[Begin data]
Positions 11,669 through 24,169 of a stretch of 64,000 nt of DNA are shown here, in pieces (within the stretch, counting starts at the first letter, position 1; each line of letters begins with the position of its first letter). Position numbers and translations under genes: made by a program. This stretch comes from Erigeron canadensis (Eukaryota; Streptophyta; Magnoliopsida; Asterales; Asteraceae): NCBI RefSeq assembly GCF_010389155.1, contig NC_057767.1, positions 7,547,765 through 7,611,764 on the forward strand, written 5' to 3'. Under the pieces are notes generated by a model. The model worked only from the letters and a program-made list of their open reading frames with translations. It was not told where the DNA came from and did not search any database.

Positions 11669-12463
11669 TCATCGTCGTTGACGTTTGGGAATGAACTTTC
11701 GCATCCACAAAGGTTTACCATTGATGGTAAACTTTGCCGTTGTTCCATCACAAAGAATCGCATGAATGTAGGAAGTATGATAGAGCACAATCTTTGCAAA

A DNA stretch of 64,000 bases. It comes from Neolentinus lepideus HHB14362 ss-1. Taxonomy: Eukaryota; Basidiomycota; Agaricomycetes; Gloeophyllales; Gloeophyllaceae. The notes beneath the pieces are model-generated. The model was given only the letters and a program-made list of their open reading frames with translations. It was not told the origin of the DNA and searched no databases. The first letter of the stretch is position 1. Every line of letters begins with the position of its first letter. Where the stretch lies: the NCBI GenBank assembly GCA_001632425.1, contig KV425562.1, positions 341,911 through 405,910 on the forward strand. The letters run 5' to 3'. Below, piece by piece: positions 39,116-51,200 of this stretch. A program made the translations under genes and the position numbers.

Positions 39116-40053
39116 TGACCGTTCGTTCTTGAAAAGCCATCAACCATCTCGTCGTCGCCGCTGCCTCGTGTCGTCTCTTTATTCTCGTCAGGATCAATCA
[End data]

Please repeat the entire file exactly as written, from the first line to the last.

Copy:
Positions 11,669 through 24,169 of a stretch of 64,000 nt of DNA are shown here, in pieces (within the stretch, counting starts at the first letter, position 1; each line of letters begins with the position of its first letter). Position numbers and translations under genes: made by a program. This stretch comes from Erigeron canadensis (Eukaryota; Streptophyta; Magnoliopsida; Asterales; Asteraceae): NCBI RefSeq assembly GCF_010389155.1, contig NC_057767.1, positions 7,547,765 through 7,611,764 on the forward strand, written 5' to 3'. Under the pieces are notes generated by a model. The model worked only from the letters and a program-made list of their open reading frames with translations. It was not told where the DNA came from and did not search any database.

Positions 11669-12463
11669 TCATCGTCGTTGACGTTTGGGAATGAACTTTC
11701 GCATCCACAAAGGTTTACCATTGATGGTAAACTTTGCCGTTGTTCCATCACAAAGAATCGCATGAATGTAGGAAGTATGATAGAGCACAATCTTTGCAAA

A DNA stretch of 64,000 bases. It comes from Neolentinus lepideus HHB14362 ss-1. Taxonomy: Eukaryota; Basidiomycota; Agaricomycetes; Gloeophyllales; Gloeophyllaceae. The notes beneath the pieces are model-generated. The model was given only the letters and a program-made list of their open reading frames with translations. It was not told the origin of the DNA and searched no databases. The first letter of the stretch is position 1. Every line of letters begins with the position of its first letter. Where the stretch lies: the NCBI GenBank assembly GCA_001632425.1, contig KV425562.1, positions 341,911 through 405,910 on the forward strand. The letters run 5' to 3'. Below, piece by piece: positions 39,116-51,200 of this stretch. A program made the translations under genes and the position numbers.

Positions 39116-40053
39116 TGACCGTTCGTTCTTGAAAAGCCATCAACCATCTCGTCGTCGCCGCTGCCTCGTGTCGTCTCTTTATTCTCGTCAGGATCAATCA